Cannabis Supporters Urge Tuolumne County Supervisors To Move Quicker
Sonora, CA — Supporters of the cannabis industry in Tuolumne County packed into the board of supervisors meeting this morning during the public comment period.
The City of Sonora, a separate jurisdiction, has a program in place that allows for the permitting of medical cannabis dispensaries, but Tuolumne County, in its unincorporated areas (outside Sonora), does not allow the commercial sale or cultivation of marijuana. It is an issue that the board of supervisors has declined to address over recent months. Jeff Muzio, who operates Hazy Bulldog Farms on Mono Way, in the city limits, has been a regular at the supervisor meetings, often urging the board to take some form of action on cannabis, so that he can potentially expand his business into other areas.
Today, around 20 people came up and spoke about the benefits of cannabis, in support of Hazy Bulldog Farms, citing the drugs ability to help patients with things like seizures, anxiety and depression. They also touted the business as a “good community partner.”
Muzio is required to pay the city of Sonora a “public benefit fee” of no less than $10,000, or 5-percent of his gross receipts, on a monthly basis, to operate on Mono Way.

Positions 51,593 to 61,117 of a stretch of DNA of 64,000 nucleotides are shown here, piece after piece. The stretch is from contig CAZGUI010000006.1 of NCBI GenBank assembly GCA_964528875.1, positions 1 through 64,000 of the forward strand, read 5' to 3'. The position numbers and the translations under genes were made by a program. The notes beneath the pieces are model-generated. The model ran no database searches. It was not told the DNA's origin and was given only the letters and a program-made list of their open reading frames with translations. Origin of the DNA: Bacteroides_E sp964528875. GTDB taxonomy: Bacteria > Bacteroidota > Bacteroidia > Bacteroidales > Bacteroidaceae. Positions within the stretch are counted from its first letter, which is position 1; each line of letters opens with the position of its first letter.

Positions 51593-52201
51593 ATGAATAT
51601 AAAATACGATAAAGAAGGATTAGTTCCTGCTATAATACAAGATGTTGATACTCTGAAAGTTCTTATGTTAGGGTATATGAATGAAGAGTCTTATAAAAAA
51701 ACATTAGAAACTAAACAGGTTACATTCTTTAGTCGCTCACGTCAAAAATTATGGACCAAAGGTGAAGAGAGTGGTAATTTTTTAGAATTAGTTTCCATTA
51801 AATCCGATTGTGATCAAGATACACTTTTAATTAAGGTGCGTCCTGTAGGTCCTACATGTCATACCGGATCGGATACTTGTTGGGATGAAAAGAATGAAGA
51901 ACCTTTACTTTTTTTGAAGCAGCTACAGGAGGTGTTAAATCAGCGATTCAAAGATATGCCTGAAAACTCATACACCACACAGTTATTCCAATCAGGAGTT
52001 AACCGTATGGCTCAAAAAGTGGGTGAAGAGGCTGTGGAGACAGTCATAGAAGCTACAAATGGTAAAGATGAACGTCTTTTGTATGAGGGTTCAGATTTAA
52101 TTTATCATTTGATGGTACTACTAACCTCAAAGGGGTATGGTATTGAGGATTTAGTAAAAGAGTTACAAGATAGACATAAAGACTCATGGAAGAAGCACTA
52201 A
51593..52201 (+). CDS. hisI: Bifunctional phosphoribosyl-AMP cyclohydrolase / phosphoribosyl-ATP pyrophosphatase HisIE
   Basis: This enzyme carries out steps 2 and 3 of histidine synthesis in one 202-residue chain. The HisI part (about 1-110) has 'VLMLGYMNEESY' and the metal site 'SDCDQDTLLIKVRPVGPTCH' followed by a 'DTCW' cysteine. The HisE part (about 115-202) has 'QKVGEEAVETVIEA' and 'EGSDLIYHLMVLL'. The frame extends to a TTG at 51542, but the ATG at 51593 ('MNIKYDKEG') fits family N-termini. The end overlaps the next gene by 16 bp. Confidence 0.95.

District Five Board of Supervisor candidate Jaron Brandon was one of speakers, who stated, “I can’t think of another business that can pay 10,000 dollars a month up front, just to be able to operate in Tuolumne County. I feel that we could have an industry, especially I think for District Five, that brings jobs, that brings prosperity, that brings another export here, and makes our economy more resilient.”
Brandon acknowledged that there are issues to mitigate but urged the board to go about it with an attitude towards bringing new jobs and business.
Hazy Bulldog Farms owner Muzio noted, “What we have witnessed today is the evolution of the cannabis conversation…The majority of the people have voted on this, and the majority of people want it, and we’ve come in here today with an educated argument.”
Muzio acknowledged that cannabis is a complex issue and pledged to work with the board regarding the challenges that arise.
District Three Supervisor Anaiah Kirk joined the public comment line at the end and was the final speaker. He thanked those for coming today and stressed that the use of marijuana is allowed anywhere in California (Tuolumne County just bans its sale and commercial cultivation).
Kirk added, “To Jaron, If you do the research, it is actually that for one dollar that you make in revenue, you are going to spend about $10 fixing the problems that come with it. This is a slow-moving issue. If you look at Colorado and other states, they are starting to backtrack because of the statistics that are coming out are not all what they were cracked up to be. This is not something as a board member that I will move fast on.”
The public comment period typically goes about 15 minutes, but today it lasted for about 45 minutes. The speakers were given a three-minute time limit. The supervisors take no action in response to the public comment items.